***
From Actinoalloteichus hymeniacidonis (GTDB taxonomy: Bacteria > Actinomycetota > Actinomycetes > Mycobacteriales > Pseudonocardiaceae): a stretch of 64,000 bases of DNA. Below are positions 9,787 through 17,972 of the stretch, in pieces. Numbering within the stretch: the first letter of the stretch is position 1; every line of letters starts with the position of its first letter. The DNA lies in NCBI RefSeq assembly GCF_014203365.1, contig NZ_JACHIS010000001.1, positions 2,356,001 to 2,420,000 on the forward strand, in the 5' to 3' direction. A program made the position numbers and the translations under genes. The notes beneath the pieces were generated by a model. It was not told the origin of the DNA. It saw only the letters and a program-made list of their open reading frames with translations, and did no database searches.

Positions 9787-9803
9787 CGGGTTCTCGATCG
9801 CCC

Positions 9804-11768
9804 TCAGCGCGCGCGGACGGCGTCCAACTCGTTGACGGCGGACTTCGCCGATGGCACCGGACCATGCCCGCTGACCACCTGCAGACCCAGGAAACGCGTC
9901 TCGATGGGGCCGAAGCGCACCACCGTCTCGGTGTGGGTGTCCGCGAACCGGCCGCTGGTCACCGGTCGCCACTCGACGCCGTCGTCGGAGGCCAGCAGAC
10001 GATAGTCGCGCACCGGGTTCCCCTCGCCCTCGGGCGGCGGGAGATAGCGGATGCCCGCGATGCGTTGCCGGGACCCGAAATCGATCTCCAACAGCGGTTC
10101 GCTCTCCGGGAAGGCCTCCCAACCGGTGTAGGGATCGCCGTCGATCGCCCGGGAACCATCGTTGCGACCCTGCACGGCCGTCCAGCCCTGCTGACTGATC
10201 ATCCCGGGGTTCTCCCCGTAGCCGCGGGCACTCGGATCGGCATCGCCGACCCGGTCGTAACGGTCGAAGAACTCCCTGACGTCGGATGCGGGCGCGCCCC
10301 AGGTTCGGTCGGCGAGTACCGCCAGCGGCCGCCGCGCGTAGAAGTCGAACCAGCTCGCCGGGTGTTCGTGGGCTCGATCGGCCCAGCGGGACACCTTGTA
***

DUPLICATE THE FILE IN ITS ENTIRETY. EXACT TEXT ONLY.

From Actinoalloteichus hymeniacidonis (GTDB taxonomy: Bacteria > Actinomycetota > Actinomycetes > Mycobacteriales > Pseudonocardiaceae): a stretch of 64,000 bases of DNA. Below are positions 9,787 through 17,972 of the stretch, in pieces. Numbering within the stretch: the first letter of the stretch is position 1; every line of letters starts with the position of its first letter. The DNA lies in NCBI RefSeq assembly GCF_014203365.1, contig NZ_JACHIS010000001.1, positions 2,356,001 to 2,420,000 on the forward strand, in the 5' to 3' direction. A program made the position numbers and the translations under genes. The notes beneath the pieces were generated by a model. It was not told the origin of the DNA. It saw only the letters and a program-made list of their open reading frames with translations, and did no database searches.

Positions 9787-9803
9787 CGGGTTCTCGATCG
9801 CCC

Positions 9804-11768
9804 TCAGCGCGCGCGGACGGCGTCCAACTCGTTGACGGCGGACTTCGCCGATGGCACCGGACCATGCCCGCTGACCACCTGCAGACCCAGGAAACGCGTC
9901 TCGATGGGGCCGAAGCGCACCACCGTCTCGGTGTGGGTGTCCGCGAACCGGCCGCTGGTCACCGGTCGCCACTCGACGCCGTCGTCGGAGGCCAGCAGAC
10001 GATAGTCGCGCACCGGGTTCCCCTCGCCCTCGGGCGGCGGGAGATAGCGGATGCCCGCGATGCGTTGCCGGGACCCGAAATCGATCTCCAACAGCGGTTC
10101 GCTCTCCGGGAAGGCCTCCCAACCGGTGTAGGGATCGCCGTCGATCGCCCGGGAACCATCGTTGCGACCCTGCACGGCCGTCCAGCCCTGCTGACTGATC
10201 ATCCCGGGGTTCTCCCCGTAGCCGCGGGCACTCGGATCGGCATCGCCGACCCGGTCGTAACGGTCGAAGAACTCCCTGACGTCGGATGCGGGCGCGCCCC
10301 AGGTTCGGTCGGCGAGTACCGCCAGCGGCCGCCGCGCGTAGAAGTCGAACCAGCTCGCCGGGTGTTCGTGGGCTCGATCGGCCCAGCGGGACACCTTGTA